- The number of job vacancies fell in Australian by nearly 2% over the quarter — the second consecutive and substantial quarterly decline – according to the latest ABS figures.
- That shows “labour market conditions in Australia are deteriorating,” Indeed APAC economist Callam Pickering said in a note on the data.
- While job creation remains strong, it’s being outpaced by a record high participation rate – the proportion of workers and job hunters in Australia – making the job market more competitive.
- The figures will place more pressure on the Reserve Bank of Australia (RBA) to cut the official interest rate when it convenes on Tuesday next week.
The national labour market has started to wobble a little as the number of job openings declined substantially for the second quarter in a row, according to new data from the Australian Bureau of Statistics (ABS).
Vacancies fell 1.9% this quarter, after a 1.7% fall in the previous one, as conditions appear to be “deteriorating”, according to job site Indeed’s Asia-Pacific economist Callam Pickering.
“Fewer roles are available across the country, pointing to a slowdown in job creation and employment growth,” Pickering said in a note issued to Business Insider Australia.
“Falling vacancies typically coincides with an increase in the unemployment rate. The unemployment rate is likely to drift higher in the near-term, towards 5.5%, on the back of lower job creation.”
To be fair, those declines in vacancies have come off a very high level, but consecutive declines are concerning. Despite job creation remaining strong, adding 63,900 jobs over the quarter, it’s being outpaced by a record-high number of both workers and job-hunters, making it even harder to get a pay rise.
“The number of unemployed people per vacancy jumped to 3 in August. That’s up from 2.7 just six months ago. Include those considered underemployed and that jumps to 8. That is a lot of people competing for relatively few opportunities,” Pickering said. “Is it any wonder that wage growth remains so persistently weak?”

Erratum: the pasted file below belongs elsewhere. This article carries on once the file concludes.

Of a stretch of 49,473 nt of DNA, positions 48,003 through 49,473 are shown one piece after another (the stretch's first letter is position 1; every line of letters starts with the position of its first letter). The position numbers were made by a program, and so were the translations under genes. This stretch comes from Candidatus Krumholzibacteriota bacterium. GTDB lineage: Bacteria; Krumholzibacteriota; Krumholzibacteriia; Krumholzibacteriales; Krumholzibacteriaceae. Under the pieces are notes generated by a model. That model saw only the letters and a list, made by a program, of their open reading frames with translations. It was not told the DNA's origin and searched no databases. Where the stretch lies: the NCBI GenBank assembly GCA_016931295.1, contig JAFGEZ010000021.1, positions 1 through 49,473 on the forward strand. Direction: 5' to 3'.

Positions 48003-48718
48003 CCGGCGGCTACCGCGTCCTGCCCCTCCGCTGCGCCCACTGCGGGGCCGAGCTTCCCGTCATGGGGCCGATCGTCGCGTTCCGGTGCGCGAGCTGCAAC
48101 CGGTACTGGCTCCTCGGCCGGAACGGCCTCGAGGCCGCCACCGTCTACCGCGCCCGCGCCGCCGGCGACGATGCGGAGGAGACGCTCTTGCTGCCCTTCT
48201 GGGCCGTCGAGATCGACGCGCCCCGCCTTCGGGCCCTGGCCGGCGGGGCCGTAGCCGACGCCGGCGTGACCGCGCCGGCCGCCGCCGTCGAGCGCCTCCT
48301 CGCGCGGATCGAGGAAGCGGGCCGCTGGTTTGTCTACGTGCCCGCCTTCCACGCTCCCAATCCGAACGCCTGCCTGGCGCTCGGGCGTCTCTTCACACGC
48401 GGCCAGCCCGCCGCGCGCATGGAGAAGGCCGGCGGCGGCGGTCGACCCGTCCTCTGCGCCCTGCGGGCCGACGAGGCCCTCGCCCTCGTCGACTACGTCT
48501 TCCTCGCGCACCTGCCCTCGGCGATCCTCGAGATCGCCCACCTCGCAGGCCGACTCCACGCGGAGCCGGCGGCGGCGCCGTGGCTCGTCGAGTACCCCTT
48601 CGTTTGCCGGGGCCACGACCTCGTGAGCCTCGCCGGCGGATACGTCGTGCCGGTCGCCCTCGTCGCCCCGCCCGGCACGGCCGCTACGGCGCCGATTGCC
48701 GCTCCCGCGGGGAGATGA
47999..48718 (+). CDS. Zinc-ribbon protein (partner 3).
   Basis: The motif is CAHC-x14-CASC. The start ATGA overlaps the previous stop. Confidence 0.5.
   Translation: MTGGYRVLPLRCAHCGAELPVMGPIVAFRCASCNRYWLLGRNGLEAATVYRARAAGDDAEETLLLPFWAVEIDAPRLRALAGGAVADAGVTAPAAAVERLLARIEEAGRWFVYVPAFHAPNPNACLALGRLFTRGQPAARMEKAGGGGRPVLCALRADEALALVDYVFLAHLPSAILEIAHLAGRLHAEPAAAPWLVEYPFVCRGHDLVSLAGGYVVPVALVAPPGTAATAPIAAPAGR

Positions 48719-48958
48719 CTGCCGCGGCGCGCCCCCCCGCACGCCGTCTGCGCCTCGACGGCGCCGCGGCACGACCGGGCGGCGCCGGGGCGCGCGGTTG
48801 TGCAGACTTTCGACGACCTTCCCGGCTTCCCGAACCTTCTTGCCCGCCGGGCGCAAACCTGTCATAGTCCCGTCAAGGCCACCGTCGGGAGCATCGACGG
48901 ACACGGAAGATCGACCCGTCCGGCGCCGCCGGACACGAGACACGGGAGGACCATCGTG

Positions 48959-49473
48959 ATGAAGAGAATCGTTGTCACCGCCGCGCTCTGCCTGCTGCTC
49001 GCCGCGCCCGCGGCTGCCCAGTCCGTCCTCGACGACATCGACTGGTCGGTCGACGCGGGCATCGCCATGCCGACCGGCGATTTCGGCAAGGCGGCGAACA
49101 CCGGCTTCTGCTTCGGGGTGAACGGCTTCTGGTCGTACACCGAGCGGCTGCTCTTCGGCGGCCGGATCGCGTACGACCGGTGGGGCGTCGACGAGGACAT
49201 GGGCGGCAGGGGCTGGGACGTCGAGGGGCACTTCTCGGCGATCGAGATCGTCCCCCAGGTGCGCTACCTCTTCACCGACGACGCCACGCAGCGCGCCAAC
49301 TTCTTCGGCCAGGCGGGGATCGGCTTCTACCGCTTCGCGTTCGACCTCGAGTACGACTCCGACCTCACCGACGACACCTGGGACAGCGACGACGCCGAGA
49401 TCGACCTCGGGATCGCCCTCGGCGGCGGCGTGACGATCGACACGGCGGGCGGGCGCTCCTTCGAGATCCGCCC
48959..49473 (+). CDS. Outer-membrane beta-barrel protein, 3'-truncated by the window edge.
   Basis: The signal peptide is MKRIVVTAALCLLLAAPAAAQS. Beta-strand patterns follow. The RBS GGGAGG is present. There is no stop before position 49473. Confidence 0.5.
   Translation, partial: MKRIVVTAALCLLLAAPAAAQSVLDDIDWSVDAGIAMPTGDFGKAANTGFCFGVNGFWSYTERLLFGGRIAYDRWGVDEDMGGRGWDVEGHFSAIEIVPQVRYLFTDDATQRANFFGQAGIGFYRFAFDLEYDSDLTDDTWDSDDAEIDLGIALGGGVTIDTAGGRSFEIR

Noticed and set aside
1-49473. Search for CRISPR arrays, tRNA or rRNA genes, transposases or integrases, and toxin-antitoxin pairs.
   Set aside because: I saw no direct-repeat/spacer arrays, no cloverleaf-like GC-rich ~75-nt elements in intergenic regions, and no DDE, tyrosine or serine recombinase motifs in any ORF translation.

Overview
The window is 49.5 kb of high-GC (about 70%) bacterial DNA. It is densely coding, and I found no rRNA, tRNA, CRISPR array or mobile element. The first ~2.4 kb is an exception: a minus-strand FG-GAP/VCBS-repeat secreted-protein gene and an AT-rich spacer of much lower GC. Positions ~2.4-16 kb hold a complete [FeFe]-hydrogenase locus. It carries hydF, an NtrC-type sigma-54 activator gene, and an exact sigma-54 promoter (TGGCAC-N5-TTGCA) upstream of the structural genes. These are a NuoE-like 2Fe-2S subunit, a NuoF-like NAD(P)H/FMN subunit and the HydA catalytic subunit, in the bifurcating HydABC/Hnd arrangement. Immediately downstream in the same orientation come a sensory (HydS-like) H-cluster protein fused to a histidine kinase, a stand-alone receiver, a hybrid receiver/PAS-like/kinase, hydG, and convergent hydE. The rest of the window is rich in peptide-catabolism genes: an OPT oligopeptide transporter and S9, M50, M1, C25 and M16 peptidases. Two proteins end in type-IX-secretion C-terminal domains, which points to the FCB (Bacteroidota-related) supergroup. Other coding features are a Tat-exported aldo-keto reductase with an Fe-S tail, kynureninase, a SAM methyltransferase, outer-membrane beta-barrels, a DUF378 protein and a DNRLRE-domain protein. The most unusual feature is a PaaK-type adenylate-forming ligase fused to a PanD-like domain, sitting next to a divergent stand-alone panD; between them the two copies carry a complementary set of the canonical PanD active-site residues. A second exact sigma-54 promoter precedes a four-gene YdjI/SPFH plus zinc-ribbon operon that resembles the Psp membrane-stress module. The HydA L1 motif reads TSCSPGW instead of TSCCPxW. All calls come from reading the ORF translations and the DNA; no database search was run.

That’s been driven particularly by an apparent slowdown in the two states that have previously propped up the national jobs figures: New South Wales and Victoria.
“These states have driven a majority of employment growth in recent years and any slowdown in these states could cause a spike in the unemployment rate,” Pickering said.
Those figures came out on the same day as other labour force data, which shows which industries are growing or shrinking.
“The labour market data by industry showed that the health sector accounted for close to 90% of net job gains in the quarter, with 56,100 extra workers,” CBA senior economist Kristina Clifton noted.
Education and professional services – including fields like engineering, law and accounting – also continued to grow, adding more than 20,000 jobs apiece. Manufacturing has led the decline meanwhile, dropping 37,000 jobs, as the sector comes under increasing pressure.
“Over the past year there have been heavy job losses in manufacturing. The manufacturing industry is heavily exposed to global economic conditions. A slow down in global growth and uncertainty from US‑China trade tensions is weighing on the manufacturing sector,” Clifton said.
While Clifton takes a more upbeat outlook on the job market, both CBA and Indeed expect the Reserve Bank to have no choice but to cut interest rates at its next meeting on Tuesday.
If the job market keeps declining at this pace, however, Australia will need more than just another cut.
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